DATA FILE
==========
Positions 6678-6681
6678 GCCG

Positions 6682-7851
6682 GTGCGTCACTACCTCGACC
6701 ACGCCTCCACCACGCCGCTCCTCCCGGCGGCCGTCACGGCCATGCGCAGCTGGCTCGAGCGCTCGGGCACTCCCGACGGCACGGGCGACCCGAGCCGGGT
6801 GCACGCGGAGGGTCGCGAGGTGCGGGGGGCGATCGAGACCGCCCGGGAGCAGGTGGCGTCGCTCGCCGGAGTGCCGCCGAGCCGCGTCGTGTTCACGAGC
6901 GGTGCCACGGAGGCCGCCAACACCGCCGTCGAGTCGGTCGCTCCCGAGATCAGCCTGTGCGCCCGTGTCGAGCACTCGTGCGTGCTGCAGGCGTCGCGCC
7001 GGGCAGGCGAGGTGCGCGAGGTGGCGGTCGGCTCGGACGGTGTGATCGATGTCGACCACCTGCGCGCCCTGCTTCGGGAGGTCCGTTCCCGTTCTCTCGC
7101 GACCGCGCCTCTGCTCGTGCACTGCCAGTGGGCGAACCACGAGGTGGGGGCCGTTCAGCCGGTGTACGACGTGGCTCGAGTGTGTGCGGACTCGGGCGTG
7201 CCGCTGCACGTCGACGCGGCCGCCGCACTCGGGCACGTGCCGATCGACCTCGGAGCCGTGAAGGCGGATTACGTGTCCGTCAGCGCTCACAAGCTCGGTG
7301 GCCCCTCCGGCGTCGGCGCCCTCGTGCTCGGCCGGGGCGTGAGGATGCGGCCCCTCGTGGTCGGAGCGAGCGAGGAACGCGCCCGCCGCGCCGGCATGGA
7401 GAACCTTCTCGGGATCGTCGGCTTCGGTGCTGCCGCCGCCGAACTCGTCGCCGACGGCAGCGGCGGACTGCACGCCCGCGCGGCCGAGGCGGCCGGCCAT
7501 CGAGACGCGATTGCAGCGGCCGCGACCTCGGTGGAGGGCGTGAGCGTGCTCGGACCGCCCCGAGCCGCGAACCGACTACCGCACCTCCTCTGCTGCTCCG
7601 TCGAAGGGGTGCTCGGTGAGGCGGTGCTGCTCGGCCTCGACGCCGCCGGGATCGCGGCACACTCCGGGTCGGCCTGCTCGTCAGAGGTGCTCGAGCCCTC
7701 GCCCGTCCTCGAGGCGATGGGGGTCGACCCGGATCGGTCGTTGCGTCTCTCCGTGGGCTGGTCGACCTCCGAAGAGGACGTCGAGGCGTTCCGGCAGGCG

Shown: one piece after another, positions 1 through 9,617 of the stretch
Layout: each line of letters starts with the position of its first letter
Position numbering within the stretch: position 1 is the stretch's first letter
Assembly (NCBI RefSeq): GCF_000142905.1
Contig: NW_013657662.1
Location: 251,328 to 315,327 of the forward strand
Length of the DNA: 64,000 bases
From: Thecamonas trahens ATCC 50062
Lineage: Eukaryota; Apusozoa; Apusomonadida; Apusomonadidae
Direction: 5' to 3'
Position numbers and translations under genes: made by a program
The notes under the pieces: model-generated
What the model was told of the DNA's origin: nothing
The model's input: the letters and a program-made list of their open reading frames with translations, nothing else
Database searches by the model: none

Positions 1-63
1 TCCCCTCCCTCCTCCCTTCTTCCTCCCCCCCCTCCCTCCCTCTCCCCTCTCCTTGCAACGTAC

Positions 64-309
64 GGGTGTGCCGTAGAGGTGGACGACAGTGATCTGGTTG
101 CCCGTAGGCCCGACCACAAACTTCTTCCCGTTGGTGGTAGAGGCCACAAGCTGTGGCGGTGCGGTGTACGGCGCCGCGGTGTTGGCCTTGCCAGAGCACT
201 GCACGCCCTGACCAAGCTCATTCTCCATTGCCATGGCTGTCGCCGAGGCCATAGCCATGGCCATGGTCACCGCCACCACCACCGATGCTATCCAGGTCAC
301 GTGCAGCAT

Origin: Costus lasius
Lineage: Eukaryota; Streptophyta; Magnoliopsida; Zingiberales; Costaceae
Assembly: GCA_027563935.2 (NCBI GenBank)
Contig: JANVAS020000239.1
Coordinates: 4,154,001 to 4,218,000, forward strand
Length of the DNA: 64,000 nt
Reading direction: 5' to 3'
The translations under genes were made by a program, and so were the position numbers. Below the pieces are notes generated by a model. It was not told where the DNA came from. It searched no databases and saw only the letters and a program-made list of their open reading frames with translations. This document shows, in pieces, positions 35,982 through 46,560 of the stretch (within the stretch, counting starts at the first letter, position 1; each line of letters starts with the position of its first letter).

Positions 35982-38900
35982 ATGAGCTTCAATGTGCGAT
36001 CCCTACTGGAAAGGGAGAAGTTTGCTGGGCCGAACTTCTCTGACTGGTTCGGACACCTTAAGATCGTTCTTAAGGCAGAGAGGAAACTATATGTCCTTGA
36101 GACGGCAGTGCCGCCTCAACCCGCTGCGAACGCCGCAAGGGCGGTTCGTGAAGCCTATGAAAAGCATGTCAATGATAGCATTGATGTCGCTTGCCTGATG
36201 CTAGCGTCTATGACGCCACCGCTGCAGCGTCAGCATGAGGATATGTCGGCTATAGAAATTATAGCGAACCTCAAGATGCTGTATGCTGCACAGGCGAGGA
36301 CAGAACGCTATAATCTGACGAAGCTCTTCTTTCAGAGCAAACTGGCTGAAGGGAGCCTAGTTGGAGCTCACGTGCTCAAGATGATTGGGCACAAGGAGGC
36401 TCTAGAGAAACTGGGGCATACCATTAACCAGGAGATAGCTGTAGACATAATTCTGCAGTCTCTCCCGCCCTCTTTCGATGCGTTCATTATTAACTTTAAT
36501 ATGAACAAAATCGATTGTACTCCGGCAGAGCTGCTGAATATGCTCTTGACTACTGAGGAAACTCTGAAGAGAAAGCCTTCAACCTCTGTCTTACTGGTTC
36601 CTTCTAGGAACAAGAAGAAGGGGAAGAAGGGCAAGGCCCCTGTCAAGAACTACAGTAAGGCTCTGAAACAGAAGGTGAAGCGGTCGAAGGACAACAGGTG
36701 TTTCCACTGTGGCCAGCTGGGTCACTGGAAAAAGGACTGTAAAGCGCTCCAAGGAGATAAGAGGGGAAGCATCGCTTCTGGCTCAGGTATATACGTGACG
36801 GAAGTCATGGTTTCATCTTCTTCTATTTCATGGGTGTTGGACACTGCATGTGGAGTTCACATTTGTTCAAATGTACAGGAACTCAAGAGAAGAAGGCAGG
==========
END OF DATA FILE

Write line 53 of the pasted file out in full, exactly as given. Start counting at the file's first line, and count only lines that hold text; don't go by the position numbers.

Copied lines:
36501 ATGAACAAAATCGATTGTACTCCGGCAGAGCTGCTGAATATGCTCTTGACTACTGAGGAAACTCTGAAGAGAAAGCCTTCAACCTCTGTCTTACTGGTTC